31. The Wait

In a little house on Venus Drive, she waited for him to come home from the war.  She passed the time making airplanes and when he got home, he told all his friends that she was a better mechanic than anyone in town. His car ran because of her expertise.

Telling you that much, if you’re old enough, you can probably guess who they were.

They had the kind of love everyone hopes for.  Two young people devoted to each other, growing older together.

He said to her, often, “I will never leave you. Never.”

And she would say, “You can’t promise that. What if you die?”

“Even if I die, if there’s a way, I will be here.”

“Me, too, Mister,” she would say, “me, too.”

She died. Got hit by a car while she was out riding her bike.  He was at home, sensed nothing amiss.  Even when the police finally came to his door, he smiled much longer than was appropriate, because he simply could not believe she would leave him.

He waited all evening for her to come back in the door, to tell him it was all a mistake.

She never came.

Every holiday, he waited for some sign.

“Dad,” his daughter would say, “open the present.”

“Oh, I’m sorry. I thought I heard something,” he would lie. He never heard anything.

When his grandson was born, he thought, “This is it, if she comes, it will be now.”  And he waited for anything he could consider her, a noise, an out of place shadow, the smell of her perfume.  But nothing.

He met a woman at church and eventually it seemed to make sense that they would get married.  Still, he didn’t want to offend his dead wife.  “If you mind,” he would whisper, “just tell me.”

But nothing.

His son-in-law was kind of a jerk and he would say things like, “Maybe she’s too busy. Maybe she’s got better things to do. Maybe she’s forgotten all about you.”

But he felt sure, if she could come back, she would have. She never did.

Finally, after years, with his second wife by his side, he died.

It went like this. He had been semi-conscious for hours, not quite able to do much more than mumble.  And then, he sat up, looked ahead of him, said plain as day, “Oh, so that’s why.” and started to sob.

And then, after a minute, he laid back down, and fell asleep. He never regained consciousness.

I’m Starting to Wonder if I Need Professional Help

Ha, not that kind. Professional genealogical help. Let us ponder the question of Luke Phillips from a new angle. The only people whose word we have that there was a guy named Luke Phillips who was born in 1808 in New York are Ole Luke himself and his family members, all of whom told Census takers that, on and after 1850.

I’ve been reading old public domain histories of Oakland County, Michigan, looking for references to Phillipses, trying to find my ancestors. And I find a Mrs. Philip Erenesberger from Lansing, Michigan claiming that her father, Luke Phillips, came to Pontiac, in Oakland County, in 1828. This seemed like a lead–an actual date of arrival for Luke Phillips. But I look up all Philip Ernesbergers who ever lived in Lansing, Michigan (or Michigan, period) in the 1800s.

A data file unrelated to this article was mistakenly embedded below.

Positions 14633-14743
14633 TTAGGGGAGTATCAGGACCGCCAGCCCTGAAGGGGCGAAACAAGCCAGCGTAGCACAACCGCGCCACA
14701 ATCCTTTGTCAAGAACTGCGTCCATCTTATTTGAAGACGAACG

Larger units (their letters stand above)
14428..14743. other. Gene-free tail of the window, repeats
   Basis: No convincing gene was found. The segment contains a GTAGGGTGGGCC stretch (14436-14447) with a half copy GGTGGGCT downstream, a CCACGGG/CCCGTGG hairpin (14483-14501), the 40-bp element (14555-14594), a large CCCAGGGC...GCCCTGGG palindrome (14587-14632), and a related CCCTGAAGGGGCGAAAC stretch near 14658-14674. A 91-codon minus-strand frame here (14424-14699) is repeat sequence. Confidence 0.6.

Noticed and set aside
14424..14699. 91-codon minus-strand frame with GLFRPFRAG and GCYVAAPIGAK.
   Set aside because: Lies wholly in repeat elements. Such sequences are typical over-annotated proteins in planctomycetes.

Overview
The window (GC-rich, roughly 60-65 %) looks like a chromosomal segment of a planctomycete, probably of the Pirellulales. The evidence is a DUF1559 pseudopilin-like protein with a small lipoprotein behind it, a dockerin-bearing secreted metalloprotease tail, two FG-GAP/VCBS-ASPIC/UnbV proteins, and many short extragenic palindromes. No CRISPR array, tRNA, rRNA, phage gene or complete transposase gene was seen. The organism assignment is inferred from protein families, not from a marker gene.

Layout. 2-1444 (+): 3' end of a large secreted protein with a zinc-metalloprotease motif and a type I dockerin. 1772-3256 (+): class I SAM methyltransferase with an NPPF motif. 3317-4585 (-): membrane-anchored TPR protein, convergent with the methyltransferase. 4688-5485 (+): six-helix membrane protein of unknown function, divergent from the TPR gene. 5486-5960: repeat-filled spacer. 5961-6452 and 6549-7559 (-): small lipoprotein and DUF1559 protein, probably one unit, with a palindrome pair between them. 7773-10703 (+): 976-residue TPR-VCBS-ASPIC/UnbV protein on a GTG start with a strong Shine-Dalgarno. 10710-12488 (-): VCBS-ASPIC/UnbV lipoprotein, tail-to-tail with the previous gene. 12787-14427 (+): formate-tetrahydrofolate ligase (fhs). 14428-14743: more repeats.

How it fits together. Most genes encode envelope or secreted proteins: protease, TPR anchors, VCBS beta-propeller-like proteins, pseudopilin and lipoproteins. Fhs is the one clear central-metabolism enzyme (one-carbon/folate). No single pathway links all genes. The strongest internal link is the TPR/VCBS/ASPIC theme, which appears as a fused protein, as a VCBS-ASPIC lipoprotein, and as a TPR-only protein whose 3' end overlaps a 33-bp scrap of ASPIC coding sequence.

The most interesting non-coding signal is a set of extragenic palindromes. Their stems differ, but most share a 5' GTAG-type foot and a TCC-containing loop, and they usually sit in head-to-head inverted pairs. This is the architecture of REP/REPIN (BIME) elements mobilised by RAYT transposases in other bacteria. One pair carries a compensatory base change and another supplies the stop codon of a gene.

There is one. His wife, Ellen, was born in 1806.

This, of course, makes it physically impossible for my Luke, born in 1808, to be her dad. So, then, I have a thought. What if my Luke is Ellen’s brother? And their father–also called Luke–arrived in 1828? I’ve had no luck locating a father Luke, though I have taken to calling my dad and saying, “Luke, who is your father?” which my dad is pretty good natured about.

I decided, then, to look at my dad’s great grandpa, Oscar F. Phillips and try to figure out why it seems that he lived in Oakland county his whole life, except for also living in Ionia county. Well, turns out that there are two Oscar F. Phillipses, married to women named Mary, who, by even greater coincidence, were both deaf. I can hardly believe it myself, but it appears to be true.

The Oscar who is not my relative (I don’t think), was the son of David Phillips (b. 1799). Oscar was born in 1825 in Wayne County, which is just north of Oakland County, and his claim to fame is that he was the first white kid born in Wayne County. He married his Mary and had three children–Walter, William, and Anna. At some point, they moved to Ionia County, which is the same county as Ellen lived in.

My Oscar was born in Oakland County in 1836. He was deaf from birth and married Mary E. Hildreth and moved west to be near her people. They had probably five kids–Barlow (who I can’t find in the censuses as a child, but my dad remembers my grandpa talking aout his uncle Barlow), Carabel, Ralph, Frank, and Clyde.

Now, keeping in mind when the Oscars were born and how very few white people there were in Michigan at the time AND how very few Phillipses there yet were AND that they were born just a county apart to people who stayed in those counties, I’m finding it a little implausible that this is just coincidence. Though, I suppose, it must be.

Still, I find nothing, no records, no recollections, nothing, that puts my Phillipses in Oakland county before 1850 other than their own saying so.

This means one of three things. 1. They’re lying about being in Michigan before 1850. 2. They’re lying about their names. 3. I just haven’t found them yet.

You know I’m hoping for scandal.